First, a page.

In your final year or two at high school, you are going to hear plenty of talk about the cost of going to university or a polytechnic. Course fees, books, living and accommodation (and in most cases hefty student loans) can make getting a degree a costly business. The question needs to be asked – is it worth it?
Universities New Zealand says it still definitely is. In an analysis released in February this year, the organisation representing NZ’s eight universities estimates a typical university graduate will earn on average about $1.6 million more over their lifetime than will folk with no tertiary education.
Taking out student loan costs and time lost studying and not working, the differential can still average over $1m over your working lifetime. Using data on 2.15 million people in the workforce from the 2013 census, Universities New Zealand concluded that the better educated you are, the more you earn and the less likely you will be unemployed. Seems logical. Getting a bachelor’s degree can mean that on average over your lifetime you will earn around 40% more than workers with just a school qualification. Further study to honours, masters or doctoral level boosts those average earnings even higher.
In 2013, Ministry of Education figures showed the proportions of men and women aged 25 to 64 earning an income of over $50,000 were:
- 65% of men and 43% of women with a bachelors degree
- 44% of men and 20% of women with a school qualification
- 25% of men and 7% of women with no qualification
Maybe it’s your major that matters most
However it is not quite that straightforward. Some degrees can lead to far bigger returns from your working life than others. Increasingly, what you take can have a huge impact on what you make.
Chris Whelan, executive director of Universities New Zealand, says: “A typical university graduate will earn around $1.6m more over their working life than a non-graduate. This is much higher for a medical doctor ($4m), professional engineers ($3m) and information technology graduates ($2m), but is still high for arts graduates – with an average earnings premium of around $1m to 1.3m (depending on subjects).”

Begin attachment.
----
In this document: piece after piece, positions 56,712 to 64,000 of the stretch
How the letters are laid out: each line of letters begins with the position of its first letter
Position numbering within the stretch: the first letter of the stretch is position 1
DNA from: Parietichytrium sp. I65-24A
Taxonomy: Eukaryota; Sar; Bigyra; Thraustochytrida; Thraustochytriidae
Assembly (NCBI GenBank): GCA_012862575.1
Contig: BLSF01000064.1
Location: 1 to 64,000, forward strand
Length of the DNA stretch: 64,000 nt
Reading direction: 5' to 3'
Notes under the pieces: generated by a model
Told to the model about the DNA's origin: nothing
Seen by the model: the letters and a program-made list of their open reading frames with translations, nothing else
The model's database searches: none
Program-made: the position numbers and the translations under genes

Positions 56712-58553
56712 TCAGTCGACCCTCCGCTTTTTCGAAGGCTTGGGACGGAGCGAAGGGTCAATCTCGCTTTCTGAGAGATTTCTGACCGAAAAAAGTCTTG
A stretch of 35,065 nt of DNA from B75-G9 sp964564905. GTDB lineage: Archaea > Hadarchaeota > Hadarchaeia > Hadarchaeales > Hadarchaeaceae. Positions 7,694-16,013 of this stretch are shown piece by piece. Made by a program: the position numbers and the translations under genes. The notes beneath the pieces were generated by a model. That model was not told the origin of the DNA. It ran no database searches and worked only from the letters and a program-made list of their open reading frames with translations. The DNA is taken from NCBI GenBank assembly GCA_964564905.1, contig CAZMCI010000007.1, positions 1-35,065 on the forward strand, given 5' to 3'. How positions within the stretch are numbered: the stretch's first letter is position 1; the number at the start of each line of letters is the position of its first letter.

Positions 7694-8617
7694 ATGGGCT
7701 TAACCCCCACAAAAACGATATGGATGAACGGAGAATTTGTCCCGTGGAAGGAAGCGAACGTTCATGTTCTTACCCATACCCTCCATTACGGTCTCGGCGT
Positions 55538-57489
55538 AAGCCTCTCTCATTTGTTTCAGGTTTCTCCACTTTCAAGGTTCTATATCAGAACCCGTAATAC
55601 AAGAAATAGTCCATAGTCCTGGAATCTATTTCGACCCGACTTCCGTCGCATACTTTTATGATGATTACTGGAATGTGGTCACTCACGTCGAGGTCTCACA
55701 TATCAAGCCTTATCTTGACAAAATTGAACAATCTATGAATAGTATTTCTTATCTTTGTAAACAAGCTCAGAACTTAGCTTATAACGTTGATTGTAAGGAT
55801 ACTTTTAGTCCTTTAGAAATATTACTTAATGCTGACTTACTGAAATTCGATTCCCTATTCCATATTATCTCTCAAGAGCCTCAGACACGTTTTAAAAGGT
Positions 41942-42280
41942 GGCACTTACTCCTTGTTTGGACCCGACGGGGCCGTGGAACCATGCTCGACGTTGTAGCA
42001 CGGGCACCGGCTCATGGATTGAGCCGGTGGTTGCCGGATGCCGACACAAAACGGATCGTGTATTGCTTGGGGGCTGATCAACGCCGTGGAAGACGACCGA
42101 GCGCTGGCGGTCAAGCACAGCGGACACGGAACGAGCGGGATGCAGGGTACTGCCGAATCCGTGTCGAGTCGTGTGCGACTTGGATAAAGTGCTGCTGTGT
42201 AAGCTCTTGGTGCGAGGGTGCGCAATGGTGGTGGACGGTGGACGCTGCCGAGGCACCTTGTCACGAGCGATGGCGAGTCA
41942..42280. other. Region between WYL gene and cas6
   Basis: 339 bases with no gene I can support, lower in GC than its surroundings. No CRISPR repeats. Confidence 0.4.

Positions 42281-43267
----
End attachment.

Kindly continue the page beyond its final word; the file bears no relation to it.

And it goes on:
The trend of promoting students to take STEM - science, technology, engineering and maths – courses at university (and polytechnics) is being encouraged by the earnings these graduates can potentially look forward to. Among the top returns reported (compared to workers with no tertiary qualifications) are medical studies, engineering (mechanical, industrial, civil, electronic, maritime), economics, dental studies and law.
At the other end of the scale, degrees in complementary therapies generated a lifetime return around $75,000 lower than a person with only secondary school qualifications. Spare a thought for your teachers – many of them fall into the lower end of this scale.
The New Zealand experience is mirrored in the world’s biggest education market in America. A report from Georgetown University’s Centre on Education and the Workforce last year also saw STEM subjects heading the list of returns from a university degree. The very detailed report looked at almost 140 individual majors and as the NZ study showed, courses with the lowest lifetime returns were in the education, performing arts, social science and services fields. A similar result came out of a recent UK study as well.
Of course there are numerous other benefits of attending a university or polytechnic beside lifetime earnings and more employment. The fact that many more jobs require tertiary qualifications is one, so is the fact that a degree can help you find work overseas. The discipline of study helps prepare you with skills for the world of work, plus exposure to a wide range of subjects and people taking these, is a value that is hard to put numbers around.
So, is a degree worth it? The answer is yes, it can be, and particularly in the right subjects if your focus is purely financial. However, to paraphrase George Orwell in ‘Animal Farm’, all degrees are equal but some are more equal than others.